The local elections have marked a “dark day for British democracy”, campaigners have said as the Electoral Commission acknowledged some people were “regrettably” unable to cast their ballot as a result of the voter ID requirement.
On Thursday, voters across England took to the polls to have their say about who runs their local communities and for the first time, it has been compulsory to show photo identification when voting.
The requirement has been controversial, with critics of the move arguing it would deter young people and ethnic minorities from voting.
Shortly after the polls closed, a spokesperson for the Commission said “our initial assessment is that overall, the elections were well run”.
However, the spokesperson added: “We already know from our research that the ID requirement posed a greater challenge for some groups in society, and that some people were regrettably unable to vote today as a result.”
Social media was flooded with reports of people being turned away at the ballot box.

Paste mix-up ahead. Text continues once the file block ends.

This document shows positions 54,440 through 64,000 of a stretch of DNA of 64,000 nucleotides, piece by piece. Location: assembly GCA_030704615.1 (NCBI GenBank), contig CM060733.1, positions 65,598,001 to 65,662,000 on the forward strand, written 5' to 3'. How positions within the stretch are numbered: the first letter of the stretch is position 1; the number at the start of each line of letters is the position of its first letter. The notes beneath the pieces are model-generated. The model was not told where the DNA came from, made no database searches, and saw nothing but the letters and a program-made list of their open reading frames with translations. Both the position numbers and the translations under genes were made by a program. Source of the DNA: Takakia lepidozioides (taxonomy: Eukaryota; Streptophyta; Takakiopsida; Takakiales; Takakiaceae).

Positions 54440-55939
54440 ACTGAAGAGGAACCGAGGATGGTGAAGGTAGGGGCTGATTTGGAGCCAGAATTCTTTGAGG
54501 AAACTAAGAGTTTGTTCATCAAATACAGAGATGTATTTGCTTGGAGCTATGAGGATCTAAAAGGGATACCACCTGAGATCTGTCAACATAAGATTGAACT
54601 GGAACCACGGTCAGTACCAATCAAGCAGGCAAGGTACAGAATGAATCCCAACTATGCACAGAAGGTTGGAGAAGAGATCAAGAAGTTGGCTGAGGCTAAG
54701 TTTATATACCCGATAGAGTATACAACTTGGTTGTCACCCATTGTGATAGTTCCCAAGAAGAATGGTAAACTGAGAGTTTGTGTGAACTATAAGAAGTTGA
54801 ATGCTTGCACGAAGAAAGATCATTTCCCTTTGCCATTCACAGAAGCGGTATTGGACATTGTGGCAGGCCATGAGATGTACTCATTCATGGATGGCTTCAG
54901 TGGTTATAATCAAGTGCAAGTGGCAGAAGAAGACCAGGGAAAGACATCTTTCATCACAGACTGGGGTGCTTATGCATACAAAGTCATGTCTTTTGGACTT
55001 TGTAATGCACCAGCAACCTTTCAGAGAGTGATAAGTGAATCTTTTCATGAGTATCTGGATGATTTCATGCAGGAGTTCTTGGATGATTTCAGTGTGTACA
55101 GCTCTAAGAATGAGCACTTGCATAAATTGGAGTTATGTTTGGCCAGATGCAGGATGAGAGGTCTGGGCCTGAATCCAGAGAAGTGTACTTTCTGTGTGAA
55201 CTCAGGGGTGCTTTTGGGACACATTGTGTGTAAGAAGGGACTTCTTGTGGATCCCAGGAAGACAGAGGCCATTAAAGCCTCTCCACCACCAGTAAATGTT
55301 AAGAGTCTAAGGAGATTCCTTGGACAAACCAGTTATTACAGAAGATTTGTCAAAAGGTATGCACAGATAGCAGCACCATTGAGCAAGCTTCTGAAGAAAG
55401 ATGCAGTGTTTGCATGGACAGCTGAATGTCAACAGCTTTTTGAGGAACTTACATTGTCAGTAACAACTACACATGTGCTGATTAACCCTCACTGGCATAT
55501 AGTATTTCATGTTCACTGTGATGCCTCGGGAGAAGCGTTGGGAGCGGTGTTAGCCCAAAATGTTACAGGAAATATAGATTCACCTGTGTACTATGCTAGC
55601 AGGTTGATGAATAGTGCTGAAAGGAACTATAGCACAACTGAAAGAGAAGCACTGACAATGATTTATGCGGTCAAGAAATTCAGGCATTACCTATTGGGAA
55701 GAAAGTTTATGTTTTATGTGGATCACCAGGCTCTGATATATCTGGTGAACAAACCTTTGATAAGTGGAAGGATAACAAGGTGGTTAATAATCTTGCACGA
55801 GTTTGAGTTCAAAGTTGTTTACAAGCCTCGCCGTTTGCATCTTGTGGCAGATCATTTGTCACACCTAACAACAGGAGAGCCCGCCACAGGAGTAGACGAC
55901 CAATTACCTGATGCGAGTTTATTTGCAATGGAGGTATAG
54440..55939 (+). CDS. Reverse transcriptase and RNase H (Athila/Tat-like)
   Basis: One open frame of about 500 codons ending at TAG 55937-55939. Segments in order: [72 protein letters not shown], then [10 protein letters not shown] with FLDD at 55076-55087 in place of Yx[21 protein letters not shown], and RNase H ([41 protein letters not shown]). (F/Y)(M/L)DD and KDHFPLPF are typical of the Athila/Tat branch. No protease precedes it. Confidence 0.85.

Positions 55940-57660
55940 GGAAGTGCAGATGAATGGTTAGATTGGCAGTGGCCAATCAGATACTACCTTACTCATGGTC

Chris Curtis reported that a nurse, back from a long shift, was turned away from the polling station because they wouldn’t accept her NHS ID badge.
Tor Udall, meanwhile, said that she cried at the polling station after an old lady, who had struggled to walk there, was turned away.
Bylines Times reporter Josiah Mortimer said he spoke to a woman whose passport was with a solicitor and her only form of ID (a photo of it) was rejected.
And Michael Rosen said there had been multiple reports of women being turned away at the polls because the name on the ID is different from the name the polling station has got.
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